On August 16th, the world mourned the passing of legendary soul singer Aretha Franklin. Franklin left the world with a rich musical legacy, but what she did not leave her family members was an estate plan, a trust, or even a simple will. This was an unfortunate oversight, because it means her four sons may have to wait years to receive what will likely be a diminished inheritance. It also means that Aretha gave up her chance to determine how her estate would be divided after her passing.
If you or a loved one have recently been diagnosed with dementia or Alzheimer’s, it’s time to learn from Franklin’s mistake and begin looking into creating an estate plan. Unfortunately, the hallmark of dementia and Alzheimer’s is a steady loss of memory. That makes it all the more urgent for an individual diagnosed with Alzheimer’s or dementia to begin preparing an estate plan as soon as possible.
Why Is a Will So Important?
A will is a legal document that allows you to name your beneficiaries and apportion your estate in the way you please. This an extremely valuable tool that gives you control over what will happen to your financial legacy after you are gone.
If you don’t have any type of estate documents at the time of your death, your estate will go to probate court. The court will assign an executor who will assess the value of your estate, pay your creditors, and then divide the remaining amount between recognized heirs according to state law.
Probate can be a grindingly slow and expensive process.
Aretha Franklin is not the only celebrity to overlook the need to create an estate plan to the detriment of her family. Another musical legend, Prince, passed away in 2016, and his family still hasn’t received a single cent from his estate, estimated to be worth $200 million!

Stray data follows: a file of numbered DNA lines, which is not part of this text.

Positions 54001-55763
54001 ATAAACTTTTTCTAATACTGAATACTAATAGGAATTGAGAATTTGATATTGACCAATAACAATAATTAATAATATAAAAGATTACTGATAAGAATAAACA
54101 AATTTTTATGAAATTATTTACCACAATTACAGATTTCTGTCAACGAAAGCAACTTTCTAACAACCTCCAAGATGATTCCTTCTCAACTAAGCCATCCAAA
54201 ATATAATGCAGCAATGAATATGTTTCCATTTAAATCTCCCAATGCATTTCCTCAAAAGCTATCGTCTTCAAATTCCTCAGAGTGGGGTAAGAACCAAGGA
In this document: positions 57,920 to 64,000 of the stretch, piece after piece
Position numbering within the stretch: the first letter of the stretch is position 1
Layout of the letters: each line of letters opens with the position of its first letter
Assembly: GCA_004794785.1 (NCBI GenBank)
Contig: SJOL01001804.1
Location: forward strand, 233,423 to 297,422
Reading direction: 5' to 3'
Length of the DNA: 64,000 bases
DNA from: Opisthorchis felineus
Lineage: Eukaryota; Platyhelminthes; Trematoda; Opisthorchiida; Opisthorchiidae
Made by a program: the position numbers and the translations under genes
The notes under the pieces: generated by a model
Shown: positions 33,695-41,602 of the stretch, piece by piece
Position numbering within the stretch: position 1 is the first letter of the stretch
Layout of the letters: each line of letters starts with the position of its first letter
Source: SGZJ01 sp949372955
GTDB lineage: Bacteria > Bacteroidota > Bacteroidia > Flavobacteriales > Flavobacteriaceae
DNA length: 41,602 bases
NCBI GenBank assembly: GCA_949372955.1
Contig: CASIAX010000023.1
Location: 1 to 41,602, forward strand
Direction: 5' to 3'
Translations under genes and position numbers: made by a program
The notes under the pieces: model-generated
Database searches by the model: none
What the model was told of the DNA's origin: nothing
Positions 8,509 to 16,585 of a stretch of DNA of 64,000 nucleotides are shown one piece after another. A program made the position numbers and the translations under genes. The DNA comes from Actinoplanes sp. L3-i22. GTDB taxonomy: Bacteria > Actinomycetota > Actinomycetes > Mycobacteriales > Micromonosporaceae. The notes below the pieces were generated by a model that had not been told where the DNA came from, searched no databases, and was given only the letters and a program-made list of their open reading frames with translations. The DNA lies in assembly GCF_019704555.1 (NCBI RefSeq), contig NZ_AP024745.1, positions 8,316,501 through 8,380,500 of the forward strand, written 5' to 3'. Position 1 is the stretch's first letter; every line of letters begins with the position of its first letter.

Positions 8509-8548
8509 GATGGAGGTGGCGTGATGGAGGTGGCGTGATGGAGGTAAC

His estate is still in probate, and the executor has already collected $5.9 million in fees and expenses and is requesting $2.9 million more! That’s over $8 million dollars that his family won’t receive when they finally receive their payouts.
Lack of Planning Causes Stress Among Family Members
You may not have an estate worth $200 million, but your legacy is still worth protecting. When a person passes away without estate planning documents, it can cause significant confusion, frustration, and even animosity between family members.
Don Wilson, the attorney for Aretha Franklin said it best in an article published on CNN, “I just hope (Franklin’s estate) doesn’t end up getting so hotly contested. Any time they don’t leave a trust or will, there always ends up being a fight.”
Even if your family members get along, relationships can be strained and loved ones may never receive a share of the estate even if you would want them to have it. For example, let’s say that Sue married John, and John has a daughter, Rebecca. Sue considered Rebecca to be like a daughter, but since Rebecca is not Sue’s biological daughter, she may not be able to inherit any of Sue’s estate if John dies before Sue.
Likewise, if you have a charity, church, university, or special cause that means a lot to you, the only way you can leave money for that organization is through a will or estate planning documents.
How to Create an Estate Plan
Thinking about death can be extremely unpleasant, especially on top of a new diagnosis of Alzheimer’s or dementia. One good perspective to take is to recognize that estate planning is not about death, it’s about the future of the people you love.
While creating a will is certainly better than nothing (and you can find many free templates online), it is far better to consider creating a full estate plan, especially if you have significant assets and/or a complex family structure.
Many families would benefit from creating a trust, which may offer some tax benefits and prevents your estate from going through probate at all. If your estate is modest and your wishes straightforward, you can create a trust through an online legal service for a nominal fee. For more complex estates, we recommend working with an attorney that specializes in estate planning. Most attorneys offer free consultation, so it won’t hurt to sit down with an attorney to understand your options and receive qualified recommendations.
Aretha Franklin and Prince each left a priceless musical legacy to the world. Unfortunately for their families, their estates are still in limbo. Don’t make the same mistake.
Are you feeling overwhelmed by a loved one’s recent diagnosis of dementia or Alzheimer’s? If you live in Poway or the San Diego County area, we invite you to our free monthly caregiver’s support group.
Categories: Memory Care